Hypertension, Pregnancy-Related

Maintaining a healthy blood pressure while you are pregnant is important for both you and your baby. Gestational hypertension is the term healthcare providers use for the development of high blood pressure during pregnancy. 

Specialties that diagnose or treat this condition:

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This condition may cause complications within your pregnancy, including but not limited to preterm delivery or low birth weight infants. The condition can also pose risk to the mother’s health and should be monitored closely by your healthcare provider.

Our Approach

If you need specialty prenatal care for hypertension or other pregnancy risk factors, our care providers work with you to provide support and monitoring during your pregnancy. Our teams of physicians, certified nurse midwives, nurses, and support staff stay in close contact with your primary care physician and coordinate all aspects of care for your high-risk pregnancy from diagnosis to birth. It is important for pregnancy-induced hypertension to be diagnosed early so appropriate monitoring and treatment can be provided.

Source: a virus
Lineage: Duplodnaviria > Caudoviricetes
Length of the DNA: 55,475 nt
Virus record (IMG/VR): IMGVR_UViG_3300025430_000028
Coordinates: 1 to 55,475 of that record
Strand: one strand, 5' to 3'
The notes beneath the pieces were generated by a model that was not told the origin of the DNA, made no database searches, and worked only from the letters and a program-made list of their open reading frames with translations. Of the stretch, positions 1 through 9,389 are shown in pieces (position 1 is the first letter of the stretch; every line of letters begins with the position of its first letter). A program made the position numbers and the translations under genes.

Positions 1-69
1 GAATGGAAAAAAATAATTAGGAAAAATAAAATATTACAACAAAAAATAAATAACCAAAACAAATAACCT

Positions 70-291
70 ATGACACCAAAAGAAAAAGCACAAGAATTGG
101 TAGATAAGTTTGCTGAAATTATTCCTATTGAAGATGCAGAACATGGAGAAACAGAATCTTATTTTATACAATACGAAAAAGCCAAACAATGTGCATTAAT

If you suddenly develop high blood pressure after the twentieth week of your pregnancy, you could have a type of pregnancy-related hypertension called preeclampsia. This condition may pose serious threats for both you and your baby. The cause of preeclampsia is unknown, although gestational hypertension can lead to preeclampsia. The only “cure” is to deliver the baby.

Symptoms of preeclampsia include the following:

  • Blood pressure of 140/90 or greater measured two times at least four hours apart
  • Protein in your urine or other signs of kidney problems such as abnormal kidney blood tests
  • Severe or unresolving headache
  • Pain in the upper right side of your abdomen
  • Nausea or vomiting
  • Vision changes


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